Wednesday, March 2, 2016

Anti-Trump Republicans

Bloomberg columnist Megan McArdle heard about die-hard Republicans who said they would never vote for Trump and wondered if they were real. So she put out a request over Twitter for any such voters to email her about it. Her in box was deluged:
What surprised me? First, the sheer number of people who sat down and composed lengthy e-mails on a weekend.

Second, the passion they showed. These people are not quietly concerned about Trump. They are appalled, repulsed, afraid and dismayed that their party could have let this happen. They wrote in the strongest possible language, and many were adamant that they would not stay home on Election Day, but in fact would vote for Hillary Clinton in the general and perhaps leave the Republican Party for good.

Third was the sheer breadth. I got everything from college students to Midwestern farmers to military intelligence officers to former officials in Republican administrations. . . .

Fourth was what they didn’t say. Some people talked about economic liberty issues, like taxes, or Obamacare, but that was a minority. “Lack of substance” was another minor issue -- often present, but never alone.

The main arguments were his authoritarianism, his lack of any principle besides the further aggrandizement of one Donald J. Trump, his racism and misogyny, and his erratic behavior, which led a whole lot of people to write that they were afraid to have him anywhere within a thousand miles of the nuclear launch codes.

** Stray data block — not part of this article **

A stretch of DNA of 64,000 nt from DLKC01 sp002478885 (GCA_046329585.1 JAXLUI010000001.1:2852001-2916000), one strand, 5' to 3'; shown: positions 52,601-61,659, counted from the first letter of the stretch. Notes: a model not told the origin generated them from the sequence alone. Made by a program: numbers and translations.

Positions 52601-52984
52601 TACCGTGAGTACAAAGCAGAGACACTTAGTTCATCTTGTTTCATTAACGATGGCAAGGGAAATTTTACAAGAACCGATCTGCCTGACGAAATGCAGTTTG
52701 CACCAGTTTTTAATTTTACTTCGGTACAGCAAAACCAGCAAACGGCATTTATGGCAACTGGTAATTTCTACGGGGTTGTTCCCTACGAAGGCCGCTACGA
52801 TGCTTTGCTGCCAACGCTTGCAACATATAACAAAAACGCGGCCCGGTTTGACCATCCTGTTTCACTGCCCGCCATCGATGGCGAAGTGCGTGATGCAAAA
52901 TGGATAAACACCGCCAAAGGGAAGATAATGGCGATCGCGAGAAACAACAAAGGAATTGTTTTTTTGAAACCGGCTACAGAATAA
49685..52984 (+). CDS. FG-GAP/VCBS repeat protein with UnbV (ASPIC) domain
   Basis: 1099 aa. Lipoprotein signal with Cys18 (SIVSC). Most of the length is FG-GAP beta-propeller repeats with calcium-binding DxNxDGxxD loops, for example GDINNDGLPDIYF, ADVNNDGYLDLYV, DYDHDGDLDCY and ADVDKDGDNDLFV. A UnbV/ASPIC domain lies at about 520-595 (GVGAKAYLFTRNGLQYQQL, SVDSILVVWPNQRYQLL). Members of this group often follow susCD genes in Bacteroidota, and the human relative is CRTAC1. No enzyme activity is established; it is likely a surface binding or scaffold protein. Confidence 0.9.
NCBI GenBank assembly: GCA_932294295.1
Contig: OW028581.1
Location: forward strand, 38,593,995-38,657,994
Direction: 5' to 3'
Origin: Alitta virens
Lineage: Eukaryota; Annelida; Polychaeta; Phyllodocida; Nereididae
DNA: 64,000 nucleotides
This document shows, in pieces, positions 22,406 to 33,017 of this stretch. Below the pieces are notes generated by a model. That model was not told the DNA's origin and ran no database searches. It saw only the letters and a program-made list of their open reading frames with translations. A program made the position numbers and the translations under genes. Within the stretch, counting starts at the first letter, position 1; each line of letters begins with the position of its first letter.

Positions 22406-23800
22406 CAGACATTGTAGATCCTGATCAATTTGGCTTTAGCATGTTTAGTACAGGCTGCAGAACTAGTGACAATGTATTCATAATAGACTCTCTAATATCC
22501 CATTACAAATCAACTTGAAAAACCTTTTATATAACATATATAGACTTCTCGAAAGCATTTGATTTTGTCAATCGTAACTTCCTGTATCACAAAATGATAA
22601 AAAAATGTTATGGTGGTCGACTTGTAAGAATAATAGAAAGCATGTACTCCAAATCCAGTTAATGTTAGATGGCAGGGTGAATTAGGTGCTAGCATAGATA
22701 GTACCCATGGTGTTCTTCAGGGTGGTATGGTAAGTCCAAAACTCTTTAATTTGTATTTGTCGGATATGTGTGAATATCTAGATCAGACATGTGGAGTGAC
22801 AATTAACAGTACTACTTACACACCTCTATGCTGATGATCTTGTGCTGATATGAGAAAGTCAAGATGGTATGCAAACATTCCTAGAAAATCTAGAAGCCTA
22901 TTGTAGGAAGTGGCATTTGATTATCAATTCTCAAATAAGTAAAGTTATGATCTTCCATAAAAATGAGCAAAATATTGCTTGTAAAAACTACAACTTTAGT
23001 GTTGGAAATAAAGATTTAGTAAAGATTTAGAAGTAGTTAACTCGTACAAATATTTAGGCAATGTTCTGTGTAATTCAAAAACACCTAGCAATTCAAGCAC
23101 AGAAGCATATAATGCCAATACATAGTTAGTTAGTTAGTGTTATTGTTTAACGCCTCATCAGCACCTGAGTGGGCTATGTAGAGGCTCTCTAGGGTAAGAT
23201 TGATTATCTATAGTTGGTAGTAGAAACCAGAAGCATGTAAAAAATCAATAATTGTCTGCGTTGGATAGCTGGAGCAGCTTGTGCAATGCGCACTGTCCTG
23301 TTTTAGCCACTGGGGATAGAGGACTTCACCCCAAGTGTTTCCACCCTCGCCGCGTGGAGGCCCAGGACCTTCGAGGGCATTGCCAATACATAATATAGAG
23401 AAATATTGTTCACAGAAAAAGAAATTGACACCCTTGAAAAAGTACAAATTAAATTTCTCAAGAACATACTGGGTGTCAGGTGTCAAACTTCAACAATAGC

In her column McArdle reproduces snippets of some of her emails, of which my favorites were:
He is an amoral, corrupt, grifting, vulgar, adolescent authoritarian bully, void of any substance.
I assume Clinton would crush Trump in a landslide, but if it is actually close, I will not vote third party. I will instead get blackout drunk, hold my nose, and vote for Hillary.
Some of these people will probably change their minds in November, after Trump moderates his act for the general election and the reality of Hillary has a chance to sink in. But there are certainly a lot of Republican politicians taking public stands now that will be hard for them to renounce quickly, so I assume some of them mean it. There are also plenty of Christian voters who consider themselves Republicans because they think it is the party of morality and decency, and many of them will also refuse to support a Trump candidacy.

On the other hand many grouchy anti-establishment types who generally vote Democrat may switch to vote for Trump. Could be very interesting.

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